Article sourced from Engineers Australia Magazine July 2011 p. 35.
An energy efficiency program run by a small team at Hunter Water is already achieving great results two years into a five year greenhouse gas abatement strategy, with resultant annual savings including $710,000 in recurring costs and 3456 MWh in electricity.
Hunter Water’s Greenhouse Gas (GHG) Abatement Strategy commenced in March 2009 and committed to no net annual increase in greenhouse gas emissions between 2008 and 2013. But the program has been beating that target, with implemented abatement projects resulting in GHG emissions reductions of almost 3000t.
The corporation said it recognised early in the program that energy efficiency would be a key element to achieving savings and so established an Energy Efficiency Team to focus on this priority. The Energy Efficiency Team consists of a part-time project manager, a senior electrical engineer and an electrical engineering cadet. As part of the team, energy efficiency coordinator Alison Pepper and electrical engineer Chris Farragher presented their work to OzWater in May.
Hunter Water manages over 600 electricity consuming sites which in 2009/10 used 74GWh of electricity, three quarters of which was used to treat wastewater and transport drinking water. Electricity costs are the third largest expenditure item for Hunter Water, at approximately $8.3 million in the 2009/10 financial year. Electricity consumption accounted for 67% of the 100,770t of Hunter Water’s GHG emissions in 2009/10.
Pepper and Farragher said work to date has focused on relatively simple and low cost modifications to existing assets.
“Implemented projects show that energy efficiency does not always have to involve the latest and most expensive technology. Sometimes a different and more innovative way of thinking can lead to a more energy efficient approach,” Pepper said.
She explained that the key factors to the success of the program to date – and into the future – have been improved access to good quality data and the establishment of systems, structures and processes to support the goals of the program. An electricity optimisation program was run using six sigma methodology to identify potential projects. This program reinforced the potential for great savings with a focus on energy efficiency.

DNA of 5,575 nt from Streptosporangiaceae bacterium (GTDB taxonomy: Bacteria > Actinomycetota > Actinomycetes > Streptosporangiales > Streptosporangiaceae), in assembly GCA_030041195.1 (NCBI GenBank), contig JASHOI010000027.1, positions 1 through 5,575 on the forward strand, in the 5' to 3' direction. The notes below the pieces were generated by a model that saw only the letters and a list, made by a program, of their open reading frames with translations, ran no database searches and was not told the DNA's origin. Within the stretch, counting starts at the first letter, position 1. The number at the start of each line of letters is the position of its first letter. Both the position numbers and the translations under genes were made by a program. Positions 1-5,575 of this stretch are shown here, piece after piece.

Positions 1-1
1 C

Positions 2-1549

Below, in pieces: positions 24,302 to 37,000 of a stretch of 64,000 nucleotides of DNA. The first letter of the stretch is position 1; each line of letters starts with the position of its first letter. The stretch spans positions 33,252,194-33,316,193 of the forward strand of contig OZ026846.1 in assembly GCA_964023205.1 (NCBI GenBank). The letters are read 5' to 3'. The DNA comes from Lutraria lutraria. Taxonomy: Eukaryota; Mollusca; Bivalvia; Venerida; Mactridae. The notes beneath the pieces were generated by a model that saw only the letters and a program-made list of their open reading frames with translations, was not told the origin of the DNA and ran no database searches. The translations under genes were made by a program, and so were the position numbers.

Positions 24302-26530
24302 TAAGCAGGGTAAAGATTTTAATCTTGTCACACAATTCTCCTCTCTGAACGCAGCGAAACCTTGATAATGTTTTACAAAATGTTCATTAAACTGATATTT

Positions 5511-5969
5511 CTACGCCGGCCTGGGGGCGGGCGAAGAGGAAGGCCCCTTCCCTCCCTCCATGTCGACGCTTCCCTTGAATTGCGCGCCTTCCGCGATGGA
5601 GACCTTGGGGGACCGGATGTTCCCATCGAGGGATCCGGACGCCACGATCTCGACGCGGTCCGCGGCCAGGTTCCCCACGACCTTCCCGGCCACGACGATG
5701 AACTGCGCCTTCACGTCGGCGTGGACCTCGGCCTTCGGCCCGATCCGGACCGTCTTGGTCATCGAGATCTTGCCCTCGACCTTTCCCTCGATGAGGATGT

The initial priority of the Energy Efficiency Team was to improve the quality of energy data available to help diagnose opportunities and monitor effectiveness of projects. In June 2010, Hunter Water implemented an energy information management system, e21 EnergyPlus, which provides electricity bill verification and consumption tracking for all Hunter Water assets. Pepper said to date the implementation of the system has resulted in over $700,000 in savings from monthly electricity bill checking, which has more than paid for the installation and ongoing management fees.
Farragher said two other key projects that contributed to the energy and GHG emissions savings so far achieved were: (1) a project to optimise treatment processes at Belmont Wastewater Treatment Works and and (2) the upgrade of equipment and control systems at Burwood Beach Wastewater Treatment Works.
Belmont Wastewater Treatment Works was upgraded in 2008 and the increased volume of wastewater treated at the site led to a 35% increase in its electricity consumption.
“Conservative design practices combined with conservative commissioning resulted in poor turndown of the aeration system for the reactor tanks. Every night as the demand for oxygen fell, the dissolved oxygen (DO) control scheme was unable to maintain optimal oxygen levels. This not only represented a substantial waste of energy but was also having negative effects on the activated sludge process,” Farragher said.
Through a focus on accurate operational limits for the process, the DO control scheme is now able to regulate the DO levels and with these simple changes to the aeration system electricity consumption has been reduced by 20%.
More recently three energy efficiency initiatives have been implemented at Burwood Beach Wastewater Treatment Works, Hunter Water’s second largest energy user with consumption of 5.4GWh of electricity in 2009/10.
At the Burwood Beach secondary pump station it was found that due to a lack of coordination between the pump controls, it was common for one or two of the three pumps to be running but not producing flow. A new control scheme was designed across the three pumps to achieve the necessary pumping using the least amount of energy.
“The extent of the energy being wasted by the old control scheme was revealed when energy billing data pre and post commissioning of the new control scheme was compared,” Farragher said.
Data is now showing a reduction of 830MWh/a of electricity consumption.
Hunter Water is continuing to implement projects to further improve energy efficiency.
This article uses extracts from the paper “Hunter Water: Saving cash and carbon” by Alison Pepper and Christopher Farragher.
The paper was presented at OzWater11 in Brisbane in May.